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Russia Developing SOSUS-Type Sonar System to Protect Territorial Waters in the Arctic
 
Russia is developing a sophisticated sonar system to protect its territorial waters in the Arctic, according to the Izvestia daily. The advanced system comprises sonobuoys and underwater sensors detecting acoustic signals of submerged and surface objects and feeding the data to a land-based center by a satcom link. At present, the conceptual design of the system is being looked into. The development is due for completion next year, and after the Defense Ministry has given the green light, its deployment will begin.
Russia is developing a sophisticated sonar system to protect its territorial waters in the Arctic, according to the Izvestia daily. The advanced system comprises sonobuoys and underwater sensors detecting acoustic signals of submerged and surface objects and feeding the data to a land-based center by a satcom link. At present, the conceptual design of the system is being looked into. The development is due for completion next year, and after the Defense Ministry has given the green light, its deployment will begin.
 
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Naval Forces News - Russia
 
 
 
Russia Developing SOSUS-Type Sonar System to Protect Territorial Waters in the Arctic
 
Russia is developing a sophisticated sonar system to protect its territorial waters in the Arctic, according to the Izvestia daily. The advanced system comprises sonobuoys and underwater sensors detecting acoustic signals of submerged and surface objects and feeding the data to a land-based center by a satcom link. At present, the conceptual design of the system is being looked into. The development is due for completion next year, and after the Defense Ministry has given the green light, its deployment will begin.
     
Russia is developing a sophisticated sonar system to protect its territorial waters in the Arctic, according to the Izvestia daily. The advanced system comprises sonobuoys and underwater sensors detecting acoustic signals of submerged and surface objects and feeding the data to a land-based center by a satcom link. At present, the conceptual design of the system is being looked into. The development is due for completion next year, and after the Defense Ministry has given the green light, its deployment will begin.
Map of the Arctic with the Arctic Circle in blue.
     
An Izvestia source has declined to comment on an exact deadline for the system to meet and on the place of its future deployment, citing the confidential nature of the matter. He explained to the Izvestia, however, that, once deployed, the hydroacoustic system would cover an area measuring hundreds of square kilometers.

The prime contractor for the system is Almaz-Antei Corp.’s recent subsidiary Kometa Corp., a specialist in special space systems, leading several dozen subcontractors under this program.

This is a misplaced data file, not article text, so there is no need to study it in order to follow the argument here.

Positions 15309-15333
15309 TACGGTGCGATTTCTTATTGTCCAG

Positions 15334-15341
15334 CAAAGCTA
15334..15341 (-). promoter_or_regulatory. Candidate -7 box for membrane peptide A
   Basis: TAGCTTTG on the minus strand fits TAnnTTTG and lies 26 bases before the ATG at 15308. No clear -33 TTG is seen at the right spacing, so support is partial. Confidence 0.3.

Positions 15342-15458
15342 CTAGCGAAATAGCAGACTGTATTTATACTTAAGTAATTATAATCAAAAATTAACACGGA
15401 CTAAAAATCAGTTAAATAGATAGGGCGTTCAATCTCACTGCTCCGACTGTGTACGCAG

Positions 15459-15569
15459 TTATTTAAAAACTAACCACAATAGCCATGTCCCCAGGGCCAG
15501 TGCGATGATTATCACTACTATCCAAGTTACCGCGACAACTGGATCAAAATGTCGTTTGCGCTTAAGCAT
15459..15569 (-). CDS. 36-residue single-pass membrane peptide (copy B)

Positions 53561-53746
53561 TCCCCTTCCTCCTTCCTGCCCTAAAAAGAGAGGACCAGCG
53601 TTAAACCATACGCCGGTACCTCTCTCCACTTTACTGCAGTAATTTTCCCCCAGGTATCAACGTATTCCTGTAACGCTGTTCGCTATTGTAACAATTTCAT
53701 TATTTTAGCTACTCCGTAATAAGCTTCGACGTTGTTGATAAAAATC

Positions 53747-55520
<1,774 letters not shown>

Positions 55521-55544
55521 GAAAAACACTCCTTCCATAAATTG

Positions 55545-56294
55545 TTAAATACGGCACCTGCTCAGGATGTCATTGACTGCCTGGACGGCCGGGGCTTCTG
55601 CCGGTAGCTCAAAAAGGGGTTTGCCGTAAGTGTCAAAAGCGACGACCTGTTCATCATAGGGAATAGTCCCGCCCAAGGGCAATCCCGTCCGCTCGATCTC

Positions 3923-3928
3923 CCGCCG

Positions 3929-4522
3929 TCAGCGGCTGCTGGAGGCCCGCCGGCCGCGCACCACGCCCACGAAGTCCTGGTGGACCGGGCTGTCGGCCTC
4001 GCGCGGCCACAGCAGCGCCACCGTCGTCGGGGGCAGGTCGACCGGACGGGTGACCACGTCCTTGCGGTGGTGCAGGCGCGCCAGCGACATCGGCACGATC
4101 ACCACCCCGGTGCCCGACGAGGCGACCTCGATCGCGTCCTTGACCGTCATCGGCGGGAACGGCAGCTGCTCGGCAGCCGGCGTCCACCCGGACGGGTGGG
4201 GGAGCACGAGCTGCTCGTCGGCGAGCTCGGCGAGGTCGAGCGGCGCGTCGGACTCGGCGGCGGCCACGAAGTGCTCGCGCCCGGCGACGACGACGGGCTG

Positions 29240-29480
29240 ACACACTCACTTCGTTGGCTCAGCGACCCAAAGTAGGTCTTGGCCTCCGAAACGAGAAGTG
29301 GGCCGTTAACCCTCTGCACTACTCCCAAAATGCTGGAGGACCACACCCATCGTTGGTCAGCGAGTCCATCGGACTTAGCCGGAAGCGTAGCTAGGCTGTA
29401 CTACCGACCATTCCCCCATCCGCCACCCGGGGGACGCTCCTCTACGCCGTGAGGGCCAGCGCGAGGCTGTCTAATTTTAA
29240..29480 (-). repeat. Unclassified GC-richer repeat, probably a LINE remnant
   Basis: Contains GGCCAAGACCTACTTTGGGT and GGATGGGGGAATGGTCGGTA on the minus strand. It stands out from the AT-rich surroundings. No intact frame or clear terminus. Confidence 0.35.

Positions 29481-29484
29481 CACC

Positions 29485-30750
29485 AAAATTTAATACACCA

Three legs of the three-pronged system have to be developed. The maritime leg of the triad will be in the form of sonobuoys and underwater sensors gathering data and transmitting it to the satellites of the space-based leg. The ground leg is the control system designed to analyze the data and distribute it among subscribers.

As far back as the mid-1960s, the US Navy started deploying the SOSUS (Sound Surveillance System) global hydroacoustic system designed to track Soviet - now Russian - submarines in the first place. Set up at depth of several dozen meters, the SOSUS sensors constitute several lines along the Greenland - Iceland - UK route, with individual posts installed in the Pacific as well. The SOSUS remains operational now.

According to an engineer involved in the development, a most difficult problem encountered by the Russian sonar system’s designers is to develop sonobuoys and underwater sensors that are both effective and self-contained enough.

The sonars equipping the sonobuoys and sensors have to be small enough, on the one hand, and have to detect acoustic signals at long range, on the other. One also should keep in mind the problem of power supply, because satcom systems equip the sonobuoys and sensors too.

According to expert Dmitry Boltenkov, the most probable place for the cutting-edge sonar system to be deployed is the Arctic. US and UK nuclear submarines operated aggressively specifically in the Arctic as far back as the Cold War, entering Russia’s northern seas in particular. Even now, they try proactively to shadow the Northern Fleet’s surface ships and submarines all the more so that the Russian Navy has received the advanced Project 885 Yasen-class (NATO reporting name: Severodvinsk-class) nuclear-powered attack and Project 955 Borei-class (Dolgorukiy-class) nuclear-powered ballistic missile submarines. In addition, the probable enemy’s boats carry Tomahawk sea-launched cruise missiles with a reach of more than 1,500 km.

In particular, Northern Fleet ships detected a US Virginia-class nuclear-powered attack submarine in the Barents Sea in August 2014. Following a 27-minute-long chase by surface ships and Ilyushin Il-38 (May) antisubmarine warfare planes, the US Navy’s boat left the area, according to the Izvestia daily.

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